Buying hogs from Boone & Audrain Counties
At its peak, Central Hog Buyers was running six days a week. It was everything Buddy, Luther, Aunt Esther and L.W. could do to keep up. In 1957, L.W. Angell, Junior purchased the recently closed Centralia Livestock Auction barn. In 1958, L.W. started a new venture called “Central Hog Buyers.” In Boone County in the late 1950s, all the farmers in the area had hogs on their farms.
Luther said, “We worked as fast as we could, but we were always in a hurry and way behind. L.W. was often impatient and he didn’t like to wait around for more hogs to weigh, so we always drove our straight trucks real fast when we were picking up and hauling hogs back to the hog barn. We knew how to get to every single farm in Boone and Audrain County. There were a few times when all that rushing made our driving skills less than the best.”
L.W. realized that there was a need for some one to buy, sort and group up the small groups of hogs owned by local farmers. This would get the small groups of hogs from each farm into uniform groups of large enough size for the packers to purchase and kill. At that time, both sides of the industry needed a “middle man” to function more efficiently.
Luther continued, “One day, I pulled in with a load of hogs just as Buddy was heading out the driveway for more from a different farm. We both drove straight trucks with stock racks. When I met and passed Buddy, I noticed that he was trying to flag me down to talk to me. This was before cell phones, so we had to talk in person when we could. But we were both going too fast to get stopped. Our trucks had manual windows, but I didn’t take the time to crank down my window. Instead, I threw open my door and shifted into reverse. I was going too fast forward and I’d be darned if I didn’t go too fast heading backwards, too!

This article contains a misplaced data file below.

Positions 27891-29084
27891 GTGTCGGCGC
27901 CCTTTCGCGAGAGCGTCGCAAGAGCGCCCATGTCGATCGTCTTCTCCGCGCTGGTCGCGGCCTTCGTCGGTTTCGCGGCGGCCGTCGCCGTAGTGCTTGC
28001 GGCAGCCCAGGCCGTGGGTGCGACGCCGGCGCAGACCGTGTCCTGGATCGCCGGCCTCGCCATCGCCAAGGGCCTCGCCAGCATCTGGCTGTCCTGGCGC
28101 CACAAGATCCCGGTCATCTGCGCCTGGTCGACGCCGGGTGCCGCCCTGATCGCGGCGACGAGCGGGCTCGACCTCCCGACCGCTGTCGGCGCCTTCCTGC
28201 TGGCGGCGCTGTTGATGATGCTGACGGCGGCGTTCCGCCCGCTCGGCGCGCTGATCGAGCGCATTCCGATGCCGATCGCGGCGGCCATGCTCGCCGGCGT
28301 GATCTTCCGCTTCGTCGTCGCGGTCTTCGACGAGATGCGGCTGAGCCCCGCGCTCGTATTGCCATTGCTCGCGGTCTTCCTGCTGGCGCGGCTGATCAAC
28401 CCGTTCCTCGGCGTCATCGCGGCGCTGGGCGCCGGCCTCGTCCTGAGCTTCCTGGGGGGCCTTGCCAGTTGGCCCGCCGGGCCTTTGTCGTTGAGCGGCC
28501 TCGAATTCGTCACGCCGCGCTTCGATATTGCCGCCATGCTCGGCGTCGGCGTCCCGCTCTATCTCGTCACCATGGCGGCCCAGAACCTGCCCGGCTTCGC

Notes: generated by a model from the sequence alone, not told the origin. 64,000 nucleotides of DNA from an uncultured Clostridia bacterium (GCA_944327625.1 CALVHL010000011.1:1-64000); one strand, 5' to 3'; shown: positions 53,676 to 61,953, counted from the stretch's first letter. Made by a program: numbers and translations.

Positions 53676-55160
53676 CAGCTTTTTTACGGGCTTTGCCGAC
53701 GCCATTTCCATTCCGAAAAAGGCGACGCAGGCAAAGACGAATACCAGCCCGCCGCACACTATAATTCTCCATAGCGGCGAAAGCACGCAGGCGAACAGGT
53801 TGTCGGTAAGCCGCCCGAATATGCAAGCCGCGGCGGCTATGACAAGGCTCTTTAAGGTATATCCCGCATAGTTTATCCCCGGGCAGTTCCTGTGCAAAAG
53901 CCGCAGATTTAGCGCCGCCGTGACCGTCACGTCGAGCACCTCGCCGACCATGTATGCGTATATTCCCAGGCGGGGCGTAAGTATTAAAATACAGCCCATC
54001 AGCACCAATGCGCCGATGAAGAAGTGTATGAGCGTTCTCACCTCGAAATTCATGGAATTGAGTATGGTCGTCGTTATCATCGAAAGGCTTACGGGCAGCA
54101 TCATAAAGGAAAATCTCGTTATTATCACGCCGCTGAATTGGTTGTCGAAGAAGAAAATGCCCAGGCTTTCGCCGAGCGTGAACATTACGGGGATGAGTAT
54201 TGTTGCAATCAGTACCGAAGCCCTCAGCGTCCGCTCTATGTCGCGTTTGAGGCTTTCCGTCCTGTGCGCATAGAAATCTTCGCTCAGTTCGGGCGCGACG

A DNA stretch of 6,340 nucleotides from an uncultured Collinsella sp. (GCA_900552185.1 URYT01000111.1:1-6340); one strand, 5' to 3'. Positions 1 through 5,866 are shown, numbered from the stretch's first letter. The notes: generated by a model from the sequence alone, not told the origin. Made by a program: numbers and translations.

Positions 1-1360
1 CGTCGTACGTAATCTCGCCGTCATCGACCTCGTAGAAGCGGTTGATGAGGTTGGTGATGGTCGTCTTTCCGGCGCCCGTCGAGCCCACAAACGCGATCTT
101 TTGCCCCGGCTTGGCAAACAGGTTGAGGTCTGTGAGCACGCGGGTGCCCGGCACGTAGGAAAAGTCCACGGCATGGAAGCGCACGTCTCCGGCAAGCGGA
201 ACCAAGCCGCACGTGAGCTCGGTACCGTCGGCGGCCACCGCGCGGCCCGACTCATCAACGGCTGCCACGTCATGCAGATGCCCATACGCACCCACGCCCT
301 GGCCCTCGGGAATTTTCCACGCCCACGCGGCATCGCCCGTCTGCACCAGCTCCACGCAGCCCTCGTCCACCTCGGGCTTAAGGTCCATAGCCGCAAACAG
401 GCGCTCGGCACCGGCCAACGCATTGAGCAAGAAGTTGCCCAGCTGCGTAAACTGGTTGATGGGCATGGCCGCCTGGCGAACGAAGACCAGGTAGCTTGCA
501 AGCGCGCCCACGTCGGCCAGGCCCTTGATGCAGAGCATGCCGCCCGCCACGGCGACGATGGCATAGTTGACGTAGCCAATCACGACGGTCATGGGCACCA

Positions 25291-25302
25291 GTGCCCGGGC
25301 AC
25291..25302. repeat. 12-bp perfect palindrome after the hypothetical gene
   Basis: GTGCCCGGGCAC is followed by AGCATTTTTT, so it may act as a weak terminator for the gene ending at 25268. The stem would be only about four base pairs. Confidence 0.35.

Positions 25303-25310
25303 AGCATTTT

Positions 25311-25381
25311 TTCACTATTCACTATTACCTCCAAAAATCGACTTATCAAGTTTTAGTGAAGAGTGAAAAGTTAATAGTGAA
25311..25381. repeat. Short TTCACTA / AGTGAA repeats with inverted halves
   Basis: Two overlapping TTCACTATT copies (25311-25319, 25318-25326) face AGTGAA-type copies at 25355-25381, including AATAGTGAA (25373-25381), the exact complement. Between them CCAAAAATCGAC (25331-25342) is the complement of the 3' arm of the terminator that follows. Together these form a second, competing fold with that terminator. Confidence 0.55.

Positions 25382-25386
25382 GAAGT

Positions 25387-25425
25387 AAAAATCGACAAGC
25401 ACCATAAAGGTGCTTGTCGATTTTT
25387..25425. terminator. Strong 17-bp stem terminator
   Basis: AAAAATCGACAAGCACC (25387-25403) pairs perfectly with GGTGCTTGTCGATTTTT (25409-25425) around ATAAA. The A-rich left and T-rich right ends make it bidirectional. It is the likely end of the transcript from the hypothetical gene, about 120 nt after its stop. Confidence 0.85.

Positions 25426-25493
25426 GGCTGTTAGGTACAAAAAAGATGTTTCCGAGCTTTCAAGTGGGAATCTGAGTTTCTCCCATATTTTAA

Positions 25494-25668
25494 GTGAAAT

“I didn’t know it, but Buddy didn’t take the time to roll down his window either, so we both had our doors sticking out. As we backed up we got too close and before we could get stopped, both of our doors caught each other and ripped right off at the hinges. They dropped in a crumpled pile in the driveway! Even though we were way out by Highway 22, and far from the Hog Barn, it didn’t take long for us to hear L.W. cursing. To add to his impatient nature, he also had a temper! Of course, we didn’t quit working after that incident – we still had hogs to haul! For the rest of the day, I was still driving fast and in a hurry and but now there was a large, dusty draft blowing in my cab.”
“You knocked the doors off your trucks?” I said with disbelief to my grandfather.
Luther grinned and said, “And a few months later, much to L.W.’s dismay, I’ll be darned if we didn’t do it again! That time we were up in Yates. It is a small town west of Higbee. We were having another busy day and we knocked the doors off our trucks a second time!”
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